Seekbio: Retrieval of Spatial Relations for System Biology

Seekbio: Retrieval of Spatial Relations for System Biology

Christophe Jouis (Université Paris III and LIP6, France), Magali Roux-Rouquié (LIP6, France) and Jean-Gabriel Ganascia (LIP6, France)
DOI: 10.4018/978-1-60566-274-9.ch019
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Abstract

Identical molecules could play different roles depending of the relations they may have with different partners embedded in different processes, at different time and/or localization. To address such intricate networks that account for the complexity of living systems, systems biology is an emerging field that aims at understanding such dynamic interactions from the knowledge of their components and the relations between these components. Among main issues in system biology, knowledge on entities spatial relations is of importance to assess the topology of biological networks. In this perspective, mining data and texts could afford specific clues. To address this issue we examine the use of contextual exploration method to develop extraction rules that can retrieve information on relations between biological entities in scientific literature. We propose the system Seekbio that could be plugged at Pubmed output as an interface between results of PubMed query and articles selection following spatial relationships requests.
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Introduction

For decades, it was thought that more an organism was complex, more the number of genes they contain had to be high. At the completion of the Human Genome Project, it was found that living systems were having approximately the same number of genes coding for proteins (about 20,000) and these assessments resulted in biology’s big bang undergoing a paradigmatic change to address biological complexity. Accordingly, the universe of biologists was changing and the challenge of unravelling complexity of living organisms was stipulated on the spatio-temporal variety of the biological components and their relations. Countless examples show that identical molecules could play different roles depending of the relations they may have with different partners embedded in different processes, at different time and/or localization; let mention, muscle differentiation that is orchestrated by the differential localization of a molecular species (Misca et al., 2001) or molecular gradients that regulate the developing eye polarity (Strutt, 1999). To address such intricate networks that account for the complexity of living systems, systems biology is an emerging field that aims at understanding such dynamic interactions from the knowledge of their components and the relations between these components. Among main issues in systems biology, knowledge on entities spatial relations is of importance to assess the topology of biological networks; in this perspective, mining data and texts could afford specific clues. To address this issue, we examine the use of contextual exploration method (Jouis, 1993; Jouis, 2007) to develop extraction rules that can retrieve information on relations between biological entities in scientific literature. To achieve this, we propose SEEKbio tool. Among further uses, SEEKbio could be plugged at Pubmed (Srinivasan, P., 2001) output as an interface between results of PubMed query and articles selection following spatial relationships requests. These spatial relationships requests would consist of terms graph of the original query and location relations put by the user in the SEEKbio graphs editor. The built graph would act as a filter to select relevant articles from a spatial point of view (see Figure 1). Enabling this strategy should return selected documents in which relations arguments could be added automatically.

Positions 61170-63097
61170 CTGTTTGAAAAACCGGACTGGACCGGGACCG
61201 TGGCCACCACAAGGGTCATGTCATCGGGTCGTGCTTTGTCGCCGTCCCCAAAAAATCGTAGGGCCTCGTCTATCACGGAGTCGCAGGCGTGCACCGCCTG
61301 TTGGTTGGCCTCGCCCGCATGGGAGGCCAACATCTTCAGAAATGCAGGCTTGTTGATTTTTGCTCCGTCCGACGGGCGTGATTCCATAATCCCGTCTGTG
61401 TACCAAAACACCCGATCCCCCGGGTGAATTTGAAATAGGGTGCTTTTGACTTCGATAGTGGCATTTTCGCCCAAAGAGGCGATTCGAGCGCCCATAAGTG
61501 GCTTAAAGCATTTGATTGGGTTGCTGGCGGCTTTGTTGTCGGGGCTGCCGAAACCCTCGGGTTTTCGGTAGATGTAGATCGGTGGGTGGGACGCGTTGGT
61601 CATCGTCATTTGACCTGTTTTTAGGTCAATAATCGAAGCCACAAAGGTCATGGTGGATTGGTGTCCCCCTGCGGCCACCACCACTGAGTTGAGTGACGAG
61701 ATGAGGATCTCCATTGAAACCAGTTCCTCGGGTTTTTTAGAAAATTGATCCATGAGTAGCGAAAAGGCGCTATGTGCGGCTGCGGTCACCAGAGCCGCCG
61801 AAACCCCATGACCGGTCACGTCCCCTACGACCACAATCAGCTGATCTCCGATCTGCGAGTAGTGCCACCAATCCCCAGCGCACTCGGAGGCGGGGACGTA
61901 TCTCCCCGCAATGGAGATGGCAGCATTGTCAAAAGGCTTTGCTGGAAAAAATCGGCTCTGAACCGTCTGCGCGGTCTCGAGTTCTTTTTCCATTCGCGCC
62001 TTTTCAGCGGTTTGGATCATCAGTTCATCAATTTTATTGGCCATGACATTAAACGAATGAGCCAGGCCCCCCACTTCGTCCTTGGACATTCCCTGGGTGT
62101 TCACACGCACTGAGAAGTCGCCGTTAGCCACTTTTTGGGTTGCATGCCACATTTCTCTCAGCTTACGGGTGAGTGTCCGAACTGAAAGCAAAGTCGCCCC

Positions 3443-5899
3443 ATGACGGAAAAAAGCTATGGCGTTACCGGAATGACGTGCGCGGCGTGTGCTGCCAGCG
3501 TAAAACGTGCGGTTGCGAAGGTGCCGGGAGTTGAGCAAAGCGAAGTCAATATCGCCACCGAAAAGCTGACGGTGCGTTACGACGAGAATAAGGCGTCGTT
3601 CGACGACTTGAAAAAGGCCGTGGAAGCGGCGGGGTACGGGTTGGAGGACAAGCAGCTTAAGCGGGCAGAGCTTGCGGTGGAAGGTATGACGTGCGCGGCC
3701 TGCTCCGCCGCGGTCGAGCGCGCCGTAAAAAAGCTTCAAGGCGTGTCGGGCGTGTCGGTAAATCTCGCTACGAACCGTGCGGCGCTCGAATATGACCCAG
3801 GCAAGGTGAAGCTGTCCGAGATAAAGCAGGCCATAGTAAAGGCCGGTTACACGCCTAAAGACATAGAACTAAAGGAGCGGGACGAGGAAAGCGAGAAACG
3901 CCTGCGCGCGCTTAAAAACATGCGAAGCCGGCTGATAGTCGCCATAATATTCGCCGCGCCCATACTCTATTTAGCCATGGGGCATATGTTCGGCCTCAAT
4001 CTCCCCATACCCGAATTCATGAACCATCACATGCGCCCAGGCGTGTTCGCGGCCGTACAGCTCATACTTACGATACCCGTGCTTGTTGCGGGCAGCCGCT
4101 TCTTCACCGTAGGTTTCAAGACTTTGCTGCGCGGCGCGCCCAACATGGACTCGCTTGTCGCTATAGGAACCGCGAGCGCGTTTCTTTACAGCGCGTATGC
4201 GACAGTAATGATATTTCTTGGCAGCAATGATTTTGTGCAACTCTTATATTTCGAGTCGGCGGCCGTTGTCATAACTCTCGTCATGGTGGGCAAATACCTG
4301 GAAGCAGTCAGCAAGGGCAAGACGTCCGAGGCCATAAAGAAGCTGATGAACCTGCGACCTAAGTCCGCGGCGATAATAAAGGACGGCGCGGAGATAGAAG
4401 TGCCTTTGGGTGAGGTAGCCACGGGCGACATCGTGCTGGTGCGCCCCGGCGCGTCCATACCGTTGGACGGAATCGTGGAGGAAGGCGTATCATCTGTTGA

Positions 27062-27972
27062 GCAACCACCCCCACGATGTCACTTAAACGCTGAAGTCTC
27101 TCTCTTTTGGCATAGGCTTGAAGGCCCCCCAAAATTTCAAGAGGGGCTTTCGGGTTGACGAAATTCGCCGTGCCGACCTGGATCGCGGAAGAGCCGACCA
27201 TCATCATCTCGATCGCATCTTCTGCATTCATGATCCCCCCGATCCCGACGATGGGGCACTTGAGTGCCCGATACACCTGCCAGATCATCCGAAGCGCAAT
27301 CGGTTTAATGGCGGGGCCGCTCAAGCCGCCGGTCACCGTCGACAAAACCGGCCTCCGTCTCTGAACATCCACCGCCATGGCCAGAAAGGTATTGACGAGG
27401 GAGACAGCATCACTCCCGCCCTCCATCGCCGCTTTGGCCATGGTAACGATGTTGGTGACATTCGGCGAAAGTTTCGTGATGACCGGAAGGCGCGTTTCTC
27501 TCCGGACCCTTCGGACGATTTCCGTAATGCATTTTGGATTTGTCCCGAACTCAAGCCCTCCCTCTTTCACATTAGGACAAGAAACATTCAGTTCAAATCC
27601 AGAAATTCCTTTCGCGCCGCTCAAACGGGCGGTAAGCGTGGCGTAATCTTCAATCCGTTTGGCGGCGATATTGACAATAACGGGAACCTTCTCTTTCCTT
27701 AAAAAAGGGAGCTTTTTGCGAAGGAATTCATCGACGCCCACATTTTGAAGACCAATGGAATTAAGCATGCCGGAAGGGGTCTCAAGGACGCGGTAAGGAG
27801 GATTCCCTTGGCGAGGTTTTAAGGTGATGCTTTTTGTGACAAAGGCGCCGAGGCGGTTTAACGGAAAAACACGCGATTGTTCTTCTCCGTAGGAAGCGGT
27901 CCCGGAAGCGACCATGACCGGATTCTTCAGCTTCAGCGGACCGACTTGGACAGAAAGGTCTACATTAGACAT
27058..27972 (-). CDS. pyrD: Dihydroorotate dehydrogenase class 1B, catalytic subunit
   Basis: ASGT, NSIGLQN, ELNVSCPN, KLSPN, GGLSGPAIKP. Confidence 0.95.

Figure 1.

Utilisation of SEEKbio for collecting all relevant information through Pubmed applied to Medline. As a first step, the user makes a query in the form of a Boolean expression of terms. In step (2), the request is submitted to Pubmed via Medline database. Quite often, the user gets out of a hundred references. This result is not exploitable. So, in a third step, the user specifies his request in the form of a graph in the system SEEKbio. This graph represents a hierarchy of spatial terms of the original request. The graph serves as a filter. With the contextual exploration rules, SEEKbio detects texts in which appear the spatial relationships expressed by the graph. Finally, in Step 4, we get a few abstracts which verify the conditions expressed by the spatial hierarchy.

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Two different approaches to extracting relationships from biological texts are used (Ananiadou, S., Kell, D. B. & J. Tsujii., 2006).

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